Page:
DJIA:  30,603

If you hear T-A-P, start selling … just in case an E-R follows.  Powell’s comments didn’t suggest taper is coming.  Then, too, you just can’t have it both ways – recovery and a Fed stoked market.  The havoc of the latter is clear in a word, GameStop (194).  A few years ago we had dinner with the man who put together Activision (91), and asked what he thought of GameStop.  His answer – think Blockbuster.  In the one or two years we’ve been doing this, we’ve always found short sellers better than most analysts.  We’ve also always found that when people talk about running the shorts, they miss the point. You don’t run the shorts when the stocks are going their way.  As GME has made clear, that’s the key.  Whether it’s the short-sellers, the cryptos, or whatever, the real point is that speculation is over the top.

All Gaul is divided into three parts, we seem to recall from our high school Latin class.  Our style of technical analysis basically has only two parts.  The most important is momentum, or the strength of a move.  There are many measures here – stocks above their 10 day moving average for the short term, stocks above the 200 day moving average for the medium to long term. The latter should be the focus here, and around 90% it says strong market.  It’s overbought, but it’s that good overbought.  Think of momentum as a physics term, and in that construct any object with this kind of momentum is hard to stop.  And, perhaps there we should.  The other part of our style of analysis is investor psychology, what we like to call sentiment.  Here GameStop and its cohorts pretty much say it all.

We like to say momentum trumps sentiment, and it has.  Still, the excesses we are seeing now are extreme.  Investing is a matchup of greed and fear.  Bubbles happen when greed becomes excessive, and when fear ceases to exist.  Bubbles are not so much about valuations as they are the Greater Fool Theory.  In the case of GME, there really is no narrative, making it a bubble in the purest form.  It’s that condition where investor behavior is dominated solely by an attempt to sell to someone else something for a higher price.  There is no rational assessment of value.  The entire market doesn’t seem a bubble, the rally remains too broadly based.  The bubble stocks, however, have affected sentiment enough to leave the overall market at risk.  Over the last three weeks small traders have bought 60 million Calls.  That’s 20% greater than the bubble-like environment last summer.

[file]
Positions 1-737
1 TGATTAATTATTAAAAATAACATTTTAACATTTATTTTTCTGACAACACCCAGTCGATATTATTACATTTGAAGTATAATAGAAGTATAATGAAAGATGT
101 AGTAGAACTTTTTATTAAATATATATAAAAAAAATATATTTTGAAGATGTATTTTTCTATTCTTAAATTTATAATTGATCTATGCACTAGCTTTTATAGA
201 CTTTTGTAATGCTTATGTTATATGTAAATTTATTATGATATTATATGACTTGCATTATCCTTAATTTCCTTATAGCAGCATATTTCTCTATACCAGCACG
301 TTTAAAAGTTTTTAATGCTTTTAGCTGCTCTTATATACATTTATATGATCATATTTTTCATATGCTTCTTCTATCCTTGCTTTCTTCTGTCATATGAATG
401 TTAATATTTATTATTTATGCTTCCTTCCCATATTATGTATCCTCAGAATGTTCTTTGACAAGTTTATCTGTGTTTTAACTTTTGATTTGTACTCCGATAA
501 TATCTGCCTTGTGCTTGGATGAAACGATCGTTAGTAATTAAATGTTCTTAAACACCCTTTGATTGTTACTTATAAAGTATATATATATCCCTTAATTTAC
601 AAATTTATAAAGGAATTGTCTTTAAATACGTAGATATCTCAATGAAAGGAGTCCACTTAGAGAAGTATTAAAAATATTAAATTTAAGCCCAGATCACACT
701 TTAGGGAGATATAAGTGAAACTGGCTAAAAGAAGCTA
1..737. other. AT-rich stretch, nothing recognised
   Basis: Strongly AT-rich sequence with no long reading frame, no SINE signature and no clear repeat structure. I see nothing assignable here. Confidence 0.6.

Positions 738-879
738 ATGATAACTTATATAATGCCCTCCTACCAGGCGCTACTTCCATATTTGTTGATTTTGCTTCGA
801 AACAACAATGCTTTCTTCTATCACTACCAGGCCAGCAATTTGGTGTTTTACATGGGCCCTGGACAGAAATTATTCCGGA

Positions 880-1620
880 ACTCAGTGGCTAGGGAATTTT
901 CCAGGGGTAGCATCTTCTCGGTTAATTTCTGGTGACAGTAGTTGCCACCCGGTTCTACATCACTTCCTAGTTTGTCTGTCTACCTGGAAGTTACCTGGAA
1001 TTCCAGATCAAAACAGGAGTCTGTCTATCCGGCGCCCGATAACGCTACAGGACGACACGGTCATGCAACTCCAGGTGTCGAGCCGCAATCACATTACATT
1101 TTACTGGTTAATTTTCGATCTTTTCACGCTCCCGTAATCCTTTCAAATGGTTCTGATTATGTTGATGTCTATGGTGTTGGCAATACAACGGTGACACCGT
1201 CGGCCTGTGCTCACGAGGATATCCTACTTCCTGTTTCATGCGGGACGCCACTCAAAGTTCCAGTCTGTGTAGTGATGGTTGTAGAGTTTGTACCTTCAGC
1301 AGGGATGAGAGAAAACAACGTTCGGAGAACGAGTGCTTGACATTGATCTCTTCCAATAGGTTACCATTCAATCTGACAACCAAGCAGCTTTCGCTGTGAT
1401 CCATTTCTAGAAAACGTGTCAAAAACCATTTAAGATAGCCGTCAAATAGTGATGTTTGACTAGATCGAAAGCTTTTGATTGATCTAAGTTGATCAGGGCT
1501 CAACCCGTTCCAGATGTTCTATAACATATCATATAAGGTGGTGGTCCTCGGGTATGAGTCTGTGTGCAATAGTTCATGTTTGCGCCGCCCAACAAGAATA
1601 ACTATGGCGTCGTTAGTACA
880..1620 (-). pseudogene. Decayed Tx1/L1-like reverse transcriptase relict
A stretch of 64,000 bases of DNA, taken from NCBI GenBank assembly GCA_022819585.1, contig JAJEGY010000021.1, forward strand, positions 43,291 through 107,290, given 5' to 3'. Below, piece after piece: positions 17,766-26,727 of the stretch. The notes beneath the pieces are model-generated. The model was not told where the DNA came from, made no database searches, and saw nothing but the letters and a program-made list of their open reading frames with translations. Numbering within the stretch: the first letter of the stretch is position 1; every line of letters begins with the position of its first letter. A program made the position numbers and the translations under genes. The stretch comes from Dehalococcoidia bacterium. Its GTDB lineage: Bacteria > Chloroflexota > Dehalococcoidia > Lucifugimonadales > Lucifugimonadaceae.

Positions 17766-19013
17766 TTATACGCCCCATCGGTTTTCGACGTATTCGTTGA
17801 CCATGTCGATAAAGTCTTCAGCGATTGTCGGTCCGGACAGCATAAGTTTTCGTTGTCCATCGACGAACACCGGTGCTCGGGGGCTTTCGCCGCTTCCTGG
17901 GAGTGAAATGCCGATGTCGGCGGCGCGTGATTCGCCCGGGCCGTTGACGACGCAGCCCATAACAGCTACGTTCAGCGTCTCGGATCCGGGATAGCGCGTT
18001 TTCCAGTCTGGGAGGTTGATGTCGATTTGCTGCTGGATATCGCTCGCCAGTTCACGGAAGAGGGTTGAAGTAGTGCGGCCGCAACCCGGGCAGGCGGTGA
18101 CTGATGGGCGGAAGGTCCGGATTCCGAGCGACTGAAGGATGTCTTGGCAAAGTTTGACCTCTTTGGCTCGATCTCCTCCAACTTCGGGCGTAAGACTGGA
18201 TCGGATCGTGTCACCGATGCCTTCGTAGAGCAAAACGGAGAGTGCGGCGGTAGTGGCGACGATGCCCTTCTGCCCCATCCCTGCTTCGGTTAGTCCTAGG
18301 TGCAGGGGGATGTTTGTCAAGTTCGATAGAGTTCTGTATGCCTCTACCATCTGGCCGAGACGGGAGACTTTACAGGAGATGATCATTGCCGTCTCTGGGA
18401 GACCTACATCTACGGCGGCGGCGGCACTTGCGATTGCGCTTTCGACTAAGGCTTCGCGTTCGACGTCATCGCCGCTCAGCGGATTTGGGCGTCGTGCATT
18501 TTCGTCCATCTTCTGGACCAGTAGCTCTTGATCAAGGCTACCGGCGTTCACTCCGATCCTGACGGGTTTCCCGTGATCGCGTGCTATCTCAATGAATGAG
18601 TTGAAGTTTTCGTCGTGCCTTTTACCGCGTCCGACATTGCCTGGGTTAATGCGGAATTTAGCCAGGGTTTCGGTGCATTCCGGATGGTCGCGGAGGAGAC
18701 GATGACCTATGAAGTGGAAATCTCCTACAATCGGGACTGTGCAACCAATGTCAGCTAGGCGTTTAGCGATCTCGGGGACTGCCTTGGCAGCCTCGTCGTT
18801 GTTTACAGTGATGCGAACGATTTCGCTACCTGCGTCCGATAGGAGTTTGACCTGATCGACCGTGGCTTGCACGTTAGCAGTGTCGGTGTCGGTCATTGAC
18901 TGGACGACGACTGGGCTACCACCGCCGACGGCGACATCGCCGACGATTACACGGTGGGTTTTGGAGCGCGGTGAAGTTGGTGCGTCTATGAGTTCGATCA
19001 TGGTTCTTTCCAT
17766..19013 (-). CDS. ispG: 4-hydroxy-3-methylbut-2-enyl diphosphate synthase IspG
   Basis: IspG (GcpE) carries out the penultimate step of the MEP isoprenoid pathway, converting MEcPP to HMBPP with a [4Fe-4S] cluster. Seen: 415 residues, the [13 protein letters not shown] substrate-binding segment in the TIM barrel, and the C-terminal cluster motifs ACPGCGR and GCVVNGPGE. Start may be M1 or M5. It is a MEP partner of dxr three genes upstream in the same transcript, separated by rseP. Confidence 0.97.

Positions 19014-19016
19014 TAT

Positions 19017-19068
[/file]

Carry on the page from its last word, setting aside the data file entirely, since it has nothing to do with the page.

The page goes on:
We’re sure you’ve noticed we place little emphasis on valuations, believing stocks sell at fair value once on the way up and once on the way down. The trick is figuring out whether they will become more overvalued or more undervalued, in other words, the trend.  That said, we have come across a couple of things to suggest here, too, things may be a bit over the top.  One is a creation by the Bespoke Investment Group called the Ludicrous indicator.  It looks at US companies with a market cap of $500 million or more, that trade at a multiple of 10 or more times last year’s sales, and that have doubled in the last three months.  There are 600 companies on the list, dwarfing anything in the last decade.  You’ll be glad to know, however, the number still is half that of the era.  Another take on excess is by Goldman.  They have an index of unprofitable Tech companies which shows a fivefold gain since last March.  By way of perspective, that is more than five times the gain in the S&P Tech index

All good things must end someday, the not so good ones as well.  GameStop, of course, is a bit of both.  What we’ve seen this week is an extreme, but a natural extension of the speculation that has been going on for some time.  Powell is as much behind this as the traders.  He wasn’t close to saying taper, but had he, you could kiss GameStop goodbye.  All this, of course, is more than a little disruptive, including Wednesday’s 600 points down day, with losers close to 5-to-1.  Speculation is not new, what we’re seeing now is new, but still just speculation.  Monday saw a new high in the S&P, with only 45% of its components above their own 10 day average – a first little crack in momentum. The recent new high in the A.D. index says no big problem for now.  Still, this seems similar to last August which was followed by a 10% decline in September.  Keep in mind it’s not weakness that’s the worry, it’s any weak rally which may follow.   

Frank D. Gretz

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